It’s Saturday night at Bengies Drive-in Theatre in Middle River, Maryland, and more than 300 cars have paid $11.50 per person for a Covid-safe showing of Jaws and Jurassic Park. The theater had shut down for three months due to the pandemic, but it reopened in early June and has been a popular destination for cooped-up movie fans ever since.
Cars now park at least six feet from one another, with Bengies staff—wearing face masks and nitrile gloves—measuring the distance with precut pieces of white rope. “It’s a place where you can stay safe and be provided mental relief,” says Bengies owner D. Edward Vogel. The theater’s season usually runs from early spring to late fall (generally March to November, depending on the severity of the winter), so film fans are likely to continue flocking to the drive-in as the crisis rages on.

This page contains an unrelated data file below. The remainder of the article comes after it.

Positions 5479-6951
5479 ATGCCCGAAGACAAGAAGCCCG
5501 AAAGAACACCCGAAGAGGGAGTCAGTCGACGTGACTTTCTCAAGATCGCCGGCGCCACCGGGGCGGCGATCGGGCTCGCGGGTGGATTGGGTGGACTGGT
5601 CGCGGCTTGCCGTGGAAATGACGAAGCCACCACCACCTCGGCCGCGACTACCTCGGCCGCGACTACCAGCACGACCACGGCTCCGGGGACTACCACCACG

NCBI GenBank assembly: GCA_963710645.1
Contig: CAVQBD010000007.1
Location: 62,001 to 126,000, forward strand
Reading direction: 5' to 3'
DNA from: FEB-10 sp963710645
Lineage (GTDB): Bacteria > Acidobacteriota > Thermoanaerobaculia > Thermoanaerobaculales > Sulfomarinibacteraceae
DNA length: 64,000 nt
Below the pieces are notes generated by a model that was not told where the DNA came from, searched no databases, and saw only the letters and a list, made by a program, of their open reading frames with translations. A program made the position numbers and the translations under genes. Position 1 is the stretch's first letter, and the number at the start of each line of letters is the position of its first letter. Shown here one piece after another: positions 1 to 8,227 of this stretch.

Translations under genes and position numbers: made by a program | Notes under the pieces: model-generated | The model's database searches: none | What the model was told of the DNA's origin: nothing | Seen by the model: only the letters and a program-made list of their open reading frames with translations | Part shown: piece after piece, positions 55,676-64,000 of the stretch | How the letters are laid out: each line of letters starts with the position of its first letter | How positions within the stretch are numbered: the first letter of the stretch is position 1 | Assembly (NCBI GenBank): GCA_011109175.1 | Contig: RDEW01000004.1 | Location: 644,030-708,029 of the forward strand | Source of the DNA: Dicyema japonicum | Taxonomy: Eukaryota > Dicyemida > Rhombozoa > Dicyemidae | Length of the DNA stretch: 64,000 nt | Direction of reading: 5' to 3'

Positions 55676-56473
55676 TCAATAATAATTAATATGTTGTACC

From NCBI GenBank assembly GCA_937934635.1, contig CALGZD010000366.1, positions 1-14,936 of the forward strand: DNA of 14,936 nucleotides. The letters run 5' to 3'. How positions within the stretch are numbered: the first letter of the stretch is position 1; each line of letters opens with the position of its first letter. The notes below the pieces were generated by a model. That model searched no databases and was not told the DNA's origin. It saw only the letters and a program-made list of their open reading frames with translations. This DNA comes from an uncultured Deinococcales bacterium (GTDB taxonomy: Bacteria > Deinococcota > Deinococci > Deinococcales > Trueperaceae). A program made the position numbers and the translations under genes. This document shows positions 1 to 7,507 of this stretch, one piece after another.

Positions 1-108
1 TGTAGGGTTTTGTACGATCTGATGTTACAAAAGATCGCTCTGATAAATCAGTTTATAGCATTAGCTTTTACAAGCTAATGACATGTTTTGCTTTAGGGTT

Bengies, which has been in operation since 1956, is an old-fashioned place, the kind of establishment where Vogel introduces each screening with a greeting and some drive-in movie trivia. That retro vibe is a big part of the appeal. (After all, you can watch Jurassic Park on your Samsung at home.) Rather than hiring a local teen, Vogel actually runs the projector himself. “The projection booth,” he says, “is still my favorite place to watch.”
This article appears in the August 2020 issue of Washingtonian.